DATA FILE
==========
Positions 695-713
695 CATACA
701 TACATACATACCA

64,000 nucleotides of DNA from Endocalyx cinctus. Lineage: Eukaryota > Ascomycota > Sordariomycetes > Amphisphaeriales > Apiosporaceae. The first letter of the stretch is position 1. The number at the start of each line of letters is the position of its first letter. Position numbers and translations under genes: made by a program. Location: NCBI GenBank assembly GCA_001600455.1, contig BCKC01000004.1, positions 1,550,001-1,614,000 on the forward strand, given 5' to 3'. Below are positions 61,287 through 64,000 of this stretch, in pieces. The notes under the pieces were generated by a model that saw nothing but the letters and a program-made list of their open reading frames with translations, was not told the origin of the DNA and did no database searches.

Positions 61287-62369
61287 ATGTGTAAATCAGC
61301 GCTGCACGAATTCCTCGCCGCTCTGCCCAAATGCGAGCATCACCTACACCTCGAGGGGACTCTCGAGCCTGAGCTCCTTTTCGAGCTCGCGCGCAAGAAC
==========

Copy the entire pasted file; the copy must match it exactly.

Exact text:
Positions 695-713
695 CATACA
701 TACATACATACCA

64,000 nucleotides of DNA from Endocalyx cinctus. Lineage: Eukaryota > Ascomycota > Sordariomycetes > Amphisphaeriales > Apiosporaceae. The first letter of the stretch is position 1. The number at the start of each line of letters is the position of its first letter. Position numbers and translations under genes: made by a program. Location: NCBI GenBank assembly GCA_001600455.1, contig BCKC01000004.1, positions 1,550,001-1,614,000 on the forward strand, given 5' to 3'. Below are positions 61,287 through 64,000 of this stretch, in pieces. The notes under the pieces were generated by a model that saw nothing but the letters and a program-made list of their open reading frames with translations, was not told the origin of the DNA and did no database searches.

Positions 61287-62369
61287 ATGTGTAAATCAGC
61301 GCTGCACGAATTCCTCGCCGCTCTGCCCAAATGCGAGCATCACCTACACCTCGAGGGGACTCTCGAGCCTGAGCTCCTTTTCGAGCTCGCGCGCAAGAAC